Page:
Papa always told me "life ain't fair."
That was usually right after he stole my last French fry, or reneged on his promise to take me on a blimp ride after I finally made it through a semester of elementary school without an "N" (not satisfactory) on my self-discipline grade.
Indeed, life could be cruel growing up on the mean streets of Coral Gables, Fla. But it steeled me for the many trials I've confronted later in life.
Like now, when I compete in three fantasy leagues without Peyton Manning on my side.
Heck, other than a swift pickup of Julius Thomas after the opener, I don't even own any of Manning's spoiled receivers.
I can't shake this sense that I'm just playing for second place, like 31 NFL teams, as long as Manning continues on his ridiculous tear. For crying out loud, who starts the season with 16 touchdown passes and no interceptions? (Milt Plum, that's who. In 1960. See what I mean? We're in very weird territory here.)
To be sure, Manning alone isn't enough to carry you to a fantasy title. Even he needs a strong supporting cast. But there's no doubt he gives his owners a decided advantage every week. He's on track for yet another MVP season and, best I can tell, he has yet to break a sweat. Despite sitting out Sunday's fourth quarter, he's still on pace for nearly 6,000 yards and 64 TDs!
Not fair. Not fair at all.
My expert advice: Schedule your matchup with Manning's owner in Week 8.
Free agent picks and pans
To win a fantasy championship, it helps to start with a great draft. But filling in your roster throughout the season with the right free agents is also important. Here's a look at players worth considering, and others who would look better in someone else's lineup.
Catch 'em while you can
Danny Woodhead, RB, Chargers. Only Jamaal Charles has had more passes thrown his way than Woodhead, who took two of them to the house on Sunday. Like Darren Sproles, San Diego's diminutive back is valuable primarily in PPR leagues. Neither gains enough rushing yardage to be a steady contributor in standard-scoring leagues, but they make up for it as trusted receivers.
Rashad Jennings, RB, Raiders. Consider this a desperation play for owners with bye-week gaps to fill. As if on cue, Darren McFadden left Sunday's contest with a hamstring injury. No word yet on how much time, if any, he'll miss. Marcel Reece, who would normally be the best candidate to fill in, also exited with a bad knee. That left Jennings as the last man standing, and he responded with 45 rushing yards and eight receptions for 71 more. But you may remember how Jennings fared the last time he was asked to cover for an injured starter (Maurice Jones-Drew). So caveat emptor.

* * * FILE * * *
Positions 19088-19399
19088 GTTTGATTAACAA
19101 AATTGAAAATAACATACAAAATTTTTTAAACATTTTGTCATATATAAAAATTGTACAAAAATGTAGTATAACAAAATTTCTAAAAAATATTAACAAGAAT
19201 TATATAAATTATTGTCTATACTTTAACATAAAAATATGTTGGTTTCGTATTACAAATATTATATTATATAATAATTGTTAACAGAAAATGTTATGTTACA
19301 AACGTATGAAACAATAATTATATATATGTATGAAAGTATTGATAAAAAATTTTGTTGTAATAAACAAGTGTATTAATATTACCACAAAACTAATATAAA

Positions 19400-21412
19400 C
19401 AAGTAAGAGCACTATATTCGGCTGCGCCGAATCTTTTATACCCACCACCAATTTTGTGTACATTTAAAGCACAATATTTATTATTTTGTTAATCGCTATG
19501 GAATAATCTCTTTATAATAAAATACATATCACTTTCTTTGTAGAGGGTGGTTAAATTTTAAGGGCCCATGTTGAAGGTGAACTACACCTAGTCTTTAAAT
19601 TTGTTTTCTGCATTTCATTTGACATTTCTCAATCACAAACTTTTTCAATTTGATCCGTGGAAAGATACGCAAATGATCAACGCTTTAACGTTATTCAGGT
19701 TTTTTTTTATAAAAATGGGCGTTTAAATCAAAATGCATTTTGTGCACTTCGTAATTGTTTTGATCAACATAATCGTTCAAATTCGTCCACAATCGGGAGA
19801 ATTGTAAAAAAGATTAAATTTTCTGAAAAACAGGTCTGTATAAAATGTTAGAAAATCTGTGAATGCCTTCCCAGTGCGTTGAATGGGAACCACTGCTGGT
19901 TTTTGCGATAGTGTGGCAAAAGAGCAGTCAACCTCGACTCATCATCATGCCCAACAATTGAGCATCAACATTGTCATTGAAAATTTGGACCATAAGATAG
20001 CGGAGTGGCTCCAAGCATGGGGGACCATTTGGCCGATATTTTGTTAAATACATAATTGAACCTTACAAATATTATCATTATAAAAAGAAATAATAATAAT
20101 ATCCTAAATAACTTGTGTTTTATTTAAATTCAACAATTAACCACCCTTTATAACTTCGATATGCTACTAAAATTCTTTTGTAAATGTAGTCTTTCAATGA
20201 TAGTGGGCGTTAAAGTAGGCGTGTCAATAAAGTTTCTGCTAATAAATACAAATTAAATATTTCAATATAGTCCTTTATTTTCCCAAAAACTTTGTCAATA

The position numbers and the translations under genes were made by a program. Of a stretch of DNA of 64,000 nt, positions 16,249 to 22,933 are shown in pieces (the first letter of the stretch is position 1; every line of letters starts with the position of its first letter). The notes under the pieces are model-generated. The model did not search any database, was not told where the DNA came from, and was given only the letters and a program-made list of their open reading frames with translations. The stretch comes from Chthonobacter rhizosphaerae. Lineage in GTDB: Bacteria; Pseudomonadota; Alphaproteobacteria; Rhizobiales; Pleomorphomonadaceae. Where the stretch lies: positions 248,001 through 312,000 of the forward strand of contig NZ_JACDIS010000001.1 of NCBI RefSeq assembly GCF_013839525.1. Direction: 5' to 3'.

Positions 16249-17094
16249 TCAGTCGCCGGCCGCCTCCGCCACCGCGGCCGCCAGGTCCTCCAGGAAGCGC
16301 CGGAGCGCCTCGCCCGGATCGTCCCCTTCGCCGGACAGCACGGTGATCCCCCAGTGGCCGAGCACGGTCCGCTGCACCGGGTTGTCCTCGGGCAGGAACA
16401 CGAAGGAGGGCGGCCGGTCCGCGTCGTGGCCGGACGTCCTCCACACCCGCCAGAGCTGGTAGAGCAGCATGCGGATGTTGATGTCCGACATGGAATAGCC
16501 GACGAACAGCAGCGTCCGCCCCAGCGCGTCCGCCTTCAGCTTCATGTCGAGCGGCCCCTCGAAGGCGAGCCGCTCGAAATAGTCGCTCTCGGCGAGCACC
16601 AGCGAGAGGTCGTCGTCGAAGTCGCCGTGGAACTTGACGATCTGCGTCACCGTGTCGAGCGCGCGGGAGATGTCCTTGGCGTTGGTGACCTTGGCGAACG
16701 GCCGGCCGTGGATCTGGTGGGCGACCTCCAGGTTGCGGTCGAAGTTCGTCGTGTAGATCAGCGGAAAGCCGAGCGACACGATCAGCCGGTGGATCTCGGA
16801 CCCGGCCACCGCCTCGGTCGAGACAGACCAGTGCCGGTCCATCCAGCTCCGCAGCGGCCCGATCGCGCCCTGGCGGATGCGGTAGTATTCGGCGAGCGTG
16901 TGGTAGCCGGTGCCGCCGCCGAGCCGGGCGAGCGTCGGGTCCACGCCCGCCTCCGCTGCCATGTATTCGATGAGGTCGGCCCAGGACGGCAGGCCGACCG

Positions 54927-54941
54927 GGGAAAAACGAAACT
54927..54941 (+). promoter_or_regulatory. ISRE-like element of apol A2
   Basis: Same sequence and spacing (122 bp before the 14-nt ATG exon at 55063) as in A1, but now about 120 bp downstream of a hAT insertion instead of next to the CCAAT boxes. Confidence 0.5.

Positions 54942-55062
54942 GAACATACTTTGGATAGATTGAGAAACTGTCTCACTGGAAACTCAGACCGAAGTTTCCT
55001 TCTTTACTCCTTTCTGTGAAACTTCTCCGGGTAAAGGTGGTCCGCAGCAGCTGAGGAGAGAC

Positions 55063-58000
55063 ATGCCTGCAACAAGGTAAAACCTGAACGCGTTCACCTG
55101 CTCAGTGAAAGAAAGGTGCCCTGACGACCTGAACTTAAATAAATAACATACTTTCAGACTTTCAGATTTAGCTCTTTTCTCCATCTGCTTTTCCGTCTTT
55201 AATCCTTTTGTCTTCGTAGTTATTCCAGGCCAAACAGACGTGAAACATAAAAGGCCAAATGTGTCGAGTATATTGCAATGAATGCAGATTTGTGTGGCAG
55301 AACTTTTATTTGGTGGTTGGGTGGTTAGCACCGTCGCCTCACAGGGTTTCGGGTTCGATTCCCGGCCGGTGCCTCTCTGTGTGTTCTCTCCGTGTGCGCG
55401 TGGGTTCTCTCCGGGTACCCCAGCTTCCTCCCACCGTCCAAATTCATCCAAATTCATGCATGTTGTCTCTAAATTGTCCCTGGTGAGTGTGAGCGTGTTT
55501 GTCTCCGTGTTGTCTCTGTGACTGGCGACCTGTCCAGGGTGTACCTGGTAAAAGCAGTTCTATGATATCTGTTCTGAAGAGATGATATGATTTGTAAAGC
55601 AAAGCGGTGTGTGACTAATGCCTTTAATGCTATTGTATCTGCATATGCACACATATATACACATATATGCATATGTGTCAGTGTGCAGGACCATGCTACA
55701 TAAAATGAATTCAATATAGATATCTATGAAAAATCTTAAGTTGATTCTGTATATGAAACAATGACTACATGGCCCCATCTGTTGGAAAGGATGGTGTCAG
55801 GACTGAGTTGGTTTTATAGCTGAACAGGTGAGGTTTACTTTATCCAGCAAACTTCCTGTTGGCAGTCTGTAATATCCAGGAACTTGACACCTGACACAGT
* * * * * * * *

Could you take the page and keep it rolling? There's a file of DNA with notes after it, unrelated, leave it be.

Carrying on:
Justin Blackmon, WR, Jaguars. Still available in nearly 90 percent of all fantasy leagues, Blackmon has served his four-game suspension and will step right back into the starting lineup. Before you scoff at picking up a Jag, remember that the team was just as sorry during his rookie season; and yet Blackmon became a solid fantasy contributor.
Don't be fooled
Isaac Redman, RB, Steelers. With the emergence of Le'Veon Bell as Pittsburgh's shiny new workhorse, there's no reason to hold onto Redman, who sat out Sunday's game due to the lingering effects of a concussion. Still owned in four out of five leagues, Redman isn't even worth keeping as Bell insurance, as he made painfully clear over the first three games of the season.
Alshon Jeffery, WR, Bears. Those searching for promising receivers on the waiver wire may be tempted by the second-year wideout that just notched his first 100-yard receiving day (with a TD). But despite 11 targets Sunday, Jeffery is still the fourth option, at best, in Chicago's passing game. That's not good enough for consistent fantasy production.fantasy
Ladd Biro was named Football Writer of the Year by the Fantasy Sports Writers Association for two consecutive years (2010, 2011). Follow all his advice daily at the Fantasy Fools blog, on Facebook and via Twitter @ladd_biro.